Method of Analysis for Stearic Acid : Pharmaceutical Guidelines

Method of Analysis for Stearic Acid

Procedure for analysis of Stearic Acid in pharmaceutical quality control laboratory.

1. Description
White powder or white, greasy, flaky crystals or hard masses showing signs of crystallization.

2. Solubility
Soluble in chloroform, in ethanol and in either. Practically insoluble in water.

3. Identification
A. In the assay, the chromatogram obtained with solution (1) shows two principal peaks, which take the same retention time as those of the two principal peaks in the chromatogram obtained with solution (4).
B. Melting point
Limit: Not less than 54°C
C. Congealing temperature
Limit: Not lower than 54°
Melt the substance, at a temperature not more than 20°C above its congealing temperature (Not more than 74°C), and pour it into the inner test-tube to a height of about 50 to 57 mm. Assemble the apparatus with the bulb of the thermometer immersed half-way between the top and bottom of the sample in the test-tube. Fill the bath to almost 20 mm from the top of the tube with a suitable fluid at a temperature 4°C to 5°C below the expected congealing point. When the sample has cooled to about 5°C above its expected congealing point stir it continuously by moving the loop up and down between the top and bottom of the sample. If necessary, congealing may be induced by scratching the inner walls of the test tube with the thermometer or introducing a small amount of the previously congealed substance under examination. Pronounced super cooling may result in deviation from the normal pattern of temperature changes. If it happens repeat the test introducing small fragments of the solid substance under examination at 1°C intervals when the temperature approaches the expected congealing point.
Record the reading of the thermometer and continue stirring only so long as the temperature is falling. Stop the stirring when the temperature is constant or starts to rise slightly. Record the temperature for at least 4 times.
The congealing point will be the mean of not less than four consecutive readings that lie within a range of 0.2°C.

4. Acid value
Limit: Between 200 and 212
Reagent required
Ethanol (95%)
0.1M potassium hydroxide
Phenolphthalein solution.
Dissolve about 10 g of the sample, in 50 ml of a mixture of equal volumes of ethanol (95%) and either previously neutralized with 0.1M potassium hydroxide to phenolphthalein solution. If the sample does not dissolve in the cold solvent, connect the flask with a reflux condenser and warm slowly, with frequent shaking, until the sample dissolves. Add 1 ml of phenolphthalein solution and titrate with 0.1M potassium hydroxide until the solution remains faintly pink after shaking for 30 seconds. Calculate the acid value from the expression.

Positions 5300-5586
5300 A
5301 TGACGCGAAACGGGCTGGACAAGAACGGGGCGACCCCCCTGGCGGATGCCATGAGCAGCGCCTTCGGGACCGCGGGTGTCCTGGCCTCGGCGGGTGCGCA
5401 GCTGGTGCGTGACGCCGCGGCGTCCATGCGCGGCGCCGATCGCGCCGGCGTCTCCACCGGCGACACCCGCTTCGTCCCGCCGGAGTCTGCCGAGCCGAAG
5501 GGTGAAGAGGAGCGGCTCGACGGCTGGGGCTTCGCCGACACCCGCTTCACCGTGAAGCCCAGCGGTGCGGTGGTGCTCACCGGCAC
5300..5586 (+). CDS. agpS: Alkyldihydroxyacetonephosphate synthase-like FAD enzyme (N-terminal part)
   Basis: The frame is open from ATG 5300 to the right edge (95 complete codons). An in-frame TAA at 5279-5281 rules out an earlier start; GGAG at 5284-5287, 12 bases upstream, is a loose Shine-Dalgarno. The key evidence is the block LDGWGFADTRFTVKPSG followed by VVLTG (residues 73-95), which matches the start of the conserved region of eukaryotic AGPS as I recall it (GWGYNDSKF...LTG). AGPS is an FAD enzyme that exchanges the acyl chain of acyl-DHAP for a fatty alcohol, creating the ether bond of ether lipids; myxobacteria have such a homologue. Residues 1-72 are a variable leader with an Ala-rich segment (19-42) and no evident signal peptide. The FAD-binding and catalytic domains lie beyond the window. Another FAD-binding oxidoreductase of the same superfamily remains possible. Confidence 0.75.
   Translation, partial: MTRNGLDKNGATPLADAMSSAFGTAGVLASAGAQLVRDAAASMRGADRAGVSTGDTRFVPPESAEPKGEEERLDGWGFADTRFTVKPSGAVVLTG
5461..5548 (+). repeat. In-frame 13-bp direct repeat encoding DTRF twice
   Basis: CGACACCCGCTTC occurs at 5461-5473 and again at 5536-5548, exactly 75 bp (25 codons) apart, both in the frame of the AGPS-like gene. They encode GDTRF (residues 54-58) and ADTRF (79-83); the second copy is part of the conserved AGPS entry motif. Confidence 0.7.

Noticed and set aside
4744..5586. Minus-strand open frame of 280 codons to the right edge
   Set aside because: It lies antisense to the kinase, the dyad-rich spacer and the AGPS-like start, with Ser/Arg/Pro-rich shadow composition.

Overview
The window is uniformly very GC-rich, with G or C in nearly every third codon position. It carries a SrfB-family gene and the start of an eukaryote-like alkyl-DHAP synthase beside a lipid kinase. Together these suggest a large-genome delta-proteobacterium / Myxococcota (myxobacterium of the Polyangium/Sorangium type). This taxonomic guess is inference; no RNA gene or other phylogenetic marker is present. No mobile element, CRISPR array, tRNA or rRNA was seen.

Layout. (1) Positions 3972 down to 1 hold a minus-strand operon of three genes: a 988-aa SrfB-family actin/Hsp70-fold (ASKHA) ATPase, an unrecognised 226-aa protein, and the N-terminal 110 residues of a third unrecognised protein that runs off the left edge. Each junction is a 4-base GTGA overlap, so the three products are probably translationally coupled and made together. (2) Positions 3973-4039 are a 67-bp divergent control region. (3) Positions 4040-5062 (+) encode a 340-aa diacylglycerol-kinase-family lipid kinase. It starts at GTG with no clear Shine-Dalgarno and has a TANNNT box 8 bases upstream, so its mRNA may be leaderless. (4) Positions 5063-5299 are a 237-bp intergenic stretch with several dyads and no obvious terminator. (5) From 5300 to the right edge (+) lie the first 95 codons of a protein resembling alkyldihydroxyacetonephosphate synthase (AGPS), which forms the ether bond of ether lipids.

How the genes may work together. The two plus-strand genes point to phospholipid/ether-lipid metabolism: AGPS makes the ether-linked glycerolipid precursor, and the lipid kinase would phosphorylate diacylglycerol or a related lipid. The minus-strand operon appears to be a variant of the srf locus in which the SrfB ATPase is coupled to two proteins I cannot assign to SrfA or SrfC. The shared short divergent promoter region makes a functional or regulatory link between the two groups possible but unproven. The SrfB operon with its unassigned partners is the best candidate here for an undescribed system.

5.61 x n
Acid value = -----------        
n = the number of ml of 0.1M potassium hydroxide required
w = the weight, in g, of the substance

5. Appearance
Heat the substance to be examined to about 75°C. The resulting liquid is not more intensely colored than reference solution Y7 or BY7.

6. Acidity
Melt 5.0 g, shake for 2 min with 10 ml of hot carbon dioxide-free water, cool slowly and filter. To the filtrate add 0.05 ml of methyl orange solution.  No red color develops.

7. Nickel
Limit: Not more than 1 ppm
Test solution: Weigh 0.100 g (m) of the substance being examined into a suitable high-pressure-resistant digestion vessel (fluoropolymer or quartz glass), add 6 ml of nitric acid and 2 ml of strong hydrogen peroxide solution. Prepare a blank in the same manner. Place the closed vessels in a laboratory microwave oven and digest with an appropriate program, e.g. 250 W for 10 minutes; 600 W for 5 minutes; 400 W for 5 minutes; 250 W for 7 minutes. Allow the digestion vessels to cool before opening. Quantitatively transfer to flasks, dilute to 25 ml with water and mix.
Standard solutions: To 10.0 ml of nickel standard solution (10 ppm Ni) add 1.0 ml of nitric acid, 2.0 ml of strong hydrogen peroxide solution and dilute to 20 ml with water. In four volumetric flasks, introduce 20 ml, 50 ml, 100 ml and 150 ml of this solution, add 6 ml of nitric acid to each flask, dilute with water to 25 ml and mix to obtain calibration solutions containing respectively 4 ng/ml, 10 ng/ml, 20 ng/ml and 30 ng/ml (ppb) of nickel.